In addition, one of the horses was owned by Mayfair Speculators and their portion of the stake cheque is R332k.

As there is no chance of the NHA and/or the Operator successfully reclaiming this money, and as the Operator in question, Gold Circle, has indicated that they will most certainly not, and understandably so, ‘shell out’  these additional monies, how can you then demand that some owners still refund stake monies when others are exempt therefrom, intentionally, or otherwise?

Afresh, most importantly, have been afforded “a right to participate, be heard and present evidence in any planned inquiry proceedings.”

They have already made it clear to the NHA that at the very first inquiry, they will challenge:

  1. the testing methodologies of the NHA laboratory
  2. the threshold level/limit of 50ng/ml and
  3. the constitutionality of the interpretation of the ‘strict liability’ rule.

In virtually all major racing jurisdictions, if you can show as the trainer that you took all reasonable precautions to prevent the finding of a particular positive, the Jockey Club in question will not make a finding against you as the trainer in your personal capacity.

In this country if you are a trainer of a horse that tests positive for a prohibitive substance you are automatically guilty of an offence. You cannot discharge the onus or burden of proof.

This is so unconstitutional it’s scary!

This aspect has never been challenged in a court of law before because of the costs attached therewith. But Afresh will do so, and in my professional opinion I have no doubt that the NHA will lose accompanied by a massive costs order.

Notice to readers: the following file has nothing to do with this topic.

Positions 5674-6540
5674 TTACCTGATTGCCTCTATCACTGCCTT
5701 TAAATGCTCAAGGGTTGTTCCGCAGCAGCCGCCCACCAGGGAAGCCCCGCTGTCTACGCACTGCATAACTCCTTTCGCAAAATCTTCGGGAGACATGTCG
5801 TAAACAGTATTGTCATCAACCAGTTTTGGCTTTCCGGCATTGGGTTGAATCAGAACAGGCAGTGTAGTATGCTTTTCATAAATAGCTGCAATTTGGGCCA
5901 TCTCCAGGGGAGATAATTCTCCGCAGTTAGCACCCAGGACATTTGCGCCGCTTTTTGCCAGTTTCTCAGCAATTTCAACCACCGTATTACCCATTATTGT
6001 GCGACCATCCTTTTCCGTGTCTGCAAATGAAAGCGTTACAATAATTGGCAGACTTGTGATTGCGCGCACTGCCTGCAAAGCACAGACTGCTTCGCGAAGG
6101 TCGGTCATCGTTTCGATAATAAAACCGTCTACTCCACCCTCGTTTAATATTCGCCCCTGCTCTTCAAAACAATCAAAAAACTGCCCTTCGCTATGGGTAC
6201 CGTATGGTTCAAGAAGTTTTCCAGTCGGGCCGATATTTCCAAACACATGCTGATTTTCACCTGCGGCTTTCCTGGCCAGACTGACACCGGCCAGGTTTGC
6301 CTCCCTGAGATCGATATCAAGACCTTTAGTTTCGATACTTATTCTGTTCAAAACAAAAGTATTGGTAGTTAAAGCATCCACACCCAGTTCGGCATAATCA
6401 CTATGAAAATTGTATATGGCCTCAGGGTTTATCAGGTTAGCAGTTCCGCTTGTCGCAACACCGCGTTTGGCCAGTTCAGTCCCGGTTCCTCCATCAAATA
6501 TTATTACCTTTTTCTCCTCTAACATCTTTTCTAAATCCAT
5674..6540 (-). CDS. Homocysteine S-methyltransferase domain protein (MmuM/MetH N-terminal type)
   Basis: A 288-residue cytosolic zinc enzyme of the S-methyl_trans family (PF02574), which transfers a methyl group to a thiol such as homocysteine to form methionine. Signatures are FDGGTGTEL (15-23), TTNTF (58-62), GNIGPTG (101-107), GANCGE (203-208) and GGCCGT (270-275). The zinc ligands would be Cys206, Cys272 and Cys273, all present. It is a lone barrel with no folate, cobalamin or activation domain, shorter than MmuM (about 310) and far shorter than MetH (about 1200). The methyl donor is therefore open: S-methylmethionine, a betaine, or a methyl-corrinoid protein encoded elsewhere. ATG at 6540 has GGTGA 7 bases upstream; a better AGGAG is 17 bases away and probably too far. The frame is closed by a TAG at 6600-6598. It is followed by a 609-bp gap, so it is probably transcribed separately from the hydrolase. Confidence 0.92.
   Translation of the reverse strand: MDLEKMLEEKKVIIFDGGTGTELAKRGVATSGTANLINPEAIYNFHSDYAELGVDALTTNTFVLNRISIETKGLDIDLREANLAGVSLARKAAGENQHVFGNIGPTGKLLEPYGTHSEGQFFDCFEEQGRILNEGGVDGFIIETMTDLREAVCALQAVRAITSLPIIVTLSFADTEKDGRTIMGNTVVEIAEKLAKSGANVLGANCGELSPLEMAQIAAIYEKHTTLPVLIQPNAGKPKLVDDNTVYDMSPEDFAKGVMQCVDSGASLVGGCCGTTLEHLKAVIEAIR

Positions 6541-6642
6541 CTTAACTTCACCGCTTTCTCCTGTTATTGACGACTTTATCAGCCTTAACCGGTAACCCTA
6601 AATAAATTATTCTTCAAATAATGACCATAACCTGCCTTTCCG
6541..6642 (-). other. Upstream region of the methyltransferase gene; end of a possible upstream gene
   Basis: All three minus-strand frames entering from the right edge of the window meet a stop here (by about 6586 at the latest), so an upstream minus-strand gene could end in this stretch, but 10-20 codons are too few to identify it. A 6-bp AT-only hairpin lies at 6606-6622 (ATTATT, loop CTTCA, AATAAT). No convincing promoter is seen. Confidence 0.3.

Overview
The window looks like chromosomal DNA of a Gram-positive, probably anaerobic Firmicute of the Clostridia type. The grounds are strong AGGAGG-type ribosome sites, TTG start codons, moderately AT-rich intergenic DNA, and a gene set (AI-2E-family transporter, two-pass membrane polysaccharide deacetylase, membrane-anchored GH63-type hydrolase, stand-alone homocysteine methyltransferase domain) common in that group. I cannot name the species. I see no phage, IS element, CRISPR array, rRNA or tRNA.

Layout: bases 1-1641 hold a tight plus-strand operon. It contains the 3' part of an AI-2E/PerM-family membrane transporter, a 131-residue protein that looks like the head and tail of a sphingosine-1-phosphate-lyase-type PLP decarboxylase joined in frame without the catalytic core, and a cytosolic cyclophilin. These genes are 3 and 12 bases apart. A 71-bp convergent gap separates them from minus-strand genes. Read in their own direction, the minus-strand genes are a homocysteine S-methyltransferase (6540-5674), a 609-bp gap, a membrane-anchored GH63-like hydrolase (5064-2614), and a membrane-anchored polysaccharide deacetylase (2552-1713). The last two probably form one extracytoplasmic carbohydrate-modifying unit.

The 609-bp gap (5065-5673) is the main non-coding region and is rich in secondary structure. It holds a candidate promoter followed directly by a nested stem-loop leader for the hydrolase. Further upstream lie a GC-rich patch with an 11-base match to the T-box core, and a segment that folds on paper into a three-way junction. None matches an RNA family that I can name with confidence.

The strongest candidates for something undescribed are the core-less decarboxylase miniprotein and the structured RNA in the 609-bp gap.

The very first conviction will result in Review proceedings before the High Court and Afresh will go all the way to the Constitutional Court if necessary, of that I have no doubt.

How many years do you think that will take and at what financial cost to the industry?

Some pertinent additional facts:

On 13 August 2018, I made a formal application to the NHA CEO, Lyndon Barends, accompanied with much supporting documentation, to set aside the caffeine matters. This included a letter from Afresh’s attorney, wherein they made their future intentions abundantly clear – a fact which the NHA have sadly chosen to ignore at their peril.

Lyndon Barends (photo: hamishNIVENPhotography)

Past NHRA CEO Lyndon Barends (photo: hamishNIVENPhotography)

My letter contained 25 important submissions for consideration, the last 5 of which and concluding paragraph, stated as follows:

  • “The maxim “justice delayed is justice denied” is very applicable here. The 1st caffeine positive dates back to July 2017;
  • Settlement of these caffeine matters will save the NHA and the horseracing industry a fortune across the board;
  • Settlement of these caffeine matters will render the High Court case with Afresh Brands, redundant and irrelevant and will similarly save the NHA and the Operators a huge amount of money;
  • I spoke with Robert Liversage, attorney for Afresh, earlier, and he confirms that should you elect to withdraw the prosecution of the above trainers in these caffeine related matters, that they will withdraw their High Court action against the NHA;
  • Proceeding herein, would, in our opinion, cause additional and unnecessary financial damage and further harm to the image of an already severely ailing industry and in reality, and with due respect, in pursuit of no real purpose.
  • In the light of all of the aforegoing, we would kindly request that you carefully reconsider the position of the NHA herein, in particular taking cognizance of the inordinate time parameters and massive costs issues should you elect to proceed further herein.”